I learned first-hand about the political potentials of the new media environment when I testified before the US Senate about youth and media violence following the Columbine shootings. My testimony received no mainstream media coverage, although C-SPAN did air the full hearings. When I got home, I wrote an angry e-mail message about my experiences and sent it to the residents of MIT’s Senior House dormitory with a note urging people to cross-post it. Over the next 24 hours, I received hundreds of emails from people who had encountered the message on a wide array of different kinds of discussion lists. I heard from orthodox rabbis and pagans, members of the American Rifle Association and prisoners at Angola, science fiction writers, rock stars, and academics. Many of them asked permission to post the message on their websites or to pass it along to additional groups. Within another day, the messages were coming from international sources and the messages were being picked up by mainstream journalists. The post eventually got reprinted in op-ed sections of major newspapers and in Harper’s.4The message’s routing cut across traditional ideological and geographical boundaries, reaching people who would agree with each other about very little else other than that Congress was misguided in its current response to popular culture. I only hit the send key once, yet many previously unknown allies took it upon themselves to insure my email’s circulation, just as many others hit the delete key or made a conscious decision not to pass it along. Many different individuals mobilized around the message and sent it on to groups to which they belonged.
These experiences suggest a different model for the future workings of democracy—one based on decentralized decision-making, grassroots circulation of information, and temporary and tactical alliances between groups and individuals. Sunstein seems to be drawn toward top-down solutions to problems; he expresses concern that solutions that depend on individual or even volunteer community action can’t guarantee outcomes and are therefore unable to respond adequately to the perceived threats to democracy.5 Yet, we are already seeing the emergence of new kinds of grassroots intermediaries—what author and website editor Steven Johnson calls “para-sites.” Para-sites pull together information from diverse sources and reframe them for some more narrowly constituted public. Beyond commercial media operators, amateur “bloggers” create sites that consist of links and commentary and are designed to do what Sunstein advocates—ensure a broader circulation of ideas.6 Each of these sites filter or bias the information they provide; few claim to uphold the standards of objective journalism; yet they also cross-pollinate different discursive communities on the Web.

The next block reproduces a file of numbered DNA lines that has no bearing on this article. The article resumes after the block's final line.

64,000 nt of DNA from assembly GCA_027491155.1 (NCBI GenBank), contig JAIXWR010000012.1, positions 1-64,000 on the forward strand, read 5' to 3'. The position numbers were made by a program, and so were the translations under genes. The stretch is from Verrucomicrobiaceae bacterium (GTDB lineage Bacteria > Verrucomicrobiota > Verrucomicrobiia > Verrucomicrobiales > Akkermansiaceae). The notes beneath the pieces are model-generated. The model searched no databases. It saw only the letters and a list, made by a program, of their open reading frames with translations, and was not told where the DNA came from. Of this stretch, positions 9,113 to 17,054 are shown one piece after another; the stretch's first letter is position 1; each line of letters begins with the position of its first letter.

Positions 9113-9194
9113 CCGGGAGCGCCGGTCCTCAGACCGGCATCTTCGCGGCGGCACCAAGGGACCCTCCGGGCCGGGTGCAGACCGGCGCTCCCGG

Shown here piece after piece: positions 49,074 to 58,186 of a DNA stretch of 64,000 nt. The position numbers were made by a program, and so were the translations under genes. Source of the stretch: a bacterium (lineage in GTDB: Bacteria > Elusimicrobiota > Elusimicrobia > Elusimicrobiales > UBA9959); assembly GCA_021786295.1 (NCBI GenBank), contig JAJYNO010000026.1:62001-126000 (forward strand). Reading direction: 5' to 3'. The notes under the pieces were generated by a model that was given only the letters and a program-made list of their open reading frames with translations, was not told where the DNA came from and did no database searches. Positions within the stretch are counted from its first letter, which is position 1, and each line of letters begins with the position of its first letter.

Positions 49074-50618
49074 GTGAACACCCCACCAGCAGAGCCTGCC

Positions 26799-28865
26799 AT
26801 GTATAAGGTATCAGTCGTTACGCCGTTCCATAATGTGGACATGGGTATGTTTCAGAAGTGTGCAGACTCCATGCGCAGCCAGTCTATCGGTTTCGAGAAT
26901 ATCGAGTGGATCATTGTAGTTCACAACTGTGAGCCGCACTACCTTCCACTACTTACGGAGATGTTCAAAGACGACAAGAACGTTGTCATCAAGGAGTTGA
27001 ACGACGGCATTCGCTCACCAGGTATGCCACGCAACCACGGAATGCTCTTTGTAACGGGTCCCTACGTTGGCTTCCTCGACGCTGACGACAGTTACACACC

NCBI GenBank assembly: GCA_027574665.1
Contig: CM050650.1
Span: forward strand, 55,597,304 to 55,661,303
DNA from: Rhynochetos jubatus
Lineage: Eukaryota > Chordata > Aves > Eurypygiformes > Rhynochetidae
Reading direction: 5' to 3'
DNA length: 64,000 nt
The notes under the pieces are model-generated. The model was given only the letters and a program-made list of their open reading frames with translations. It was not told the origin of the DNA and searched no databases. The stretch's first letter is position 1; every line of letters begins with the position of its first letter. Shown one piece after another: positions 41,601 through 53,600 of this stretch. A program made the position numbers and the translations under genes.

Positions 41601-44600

A great deal of important information is likely to fall between the cracks in such a world, and we need to work to create new structures that support diverse views and opinions. Yet, much important, even urgent, information has always fallen through the cracks. Concentrated corporate media has a bad record for ensuring the circulation and visibility of diverse ideas. Maybe it’s time to give grassroots media a chance to confront the dual challenges of representing diversity and providing common experiences. On the whole, cyberspace will do more to foster true democracy than the old media did.
1 See Robert W. McChesney, Rich Media, Poor Democracy: Communication Politics in Dubious Times (New York: New Press, 2000).
2 For a view that runs directly counter to Sunstein’s, see George Gilder, Telecosm: How Infinite Bandwidth Will Revolutionize Our World (New York: Free Press, 2000).
3 David Thorburn uses the term “consensus narrative” to refer to the political and cultural work of television in “Television Melodrama,” in Horace Newcomb, ed., Television: The Critical View (Oxford: Oxford University Press, 1994).
4 Henry Jenkins, “Prof. Jenkins Goes to Washington,” Harper’s, July 1999.
5 Virginia Postrel usefully distinguishes between two contemporary political schools, one that seeks to ensure outcomes and the other that seeks to foster innovation and experimentation outside of top-down structures. See The Future and Its Enemies: The Growing Conflict Over Creativity, Enterprise, and Progress (New York: Touchstone, 1999).
6 For a user overview of the weblog phenomenon, see Heidi Pollock, “Who Let the Blogs Out,” Yahoo Internet Life, May 2001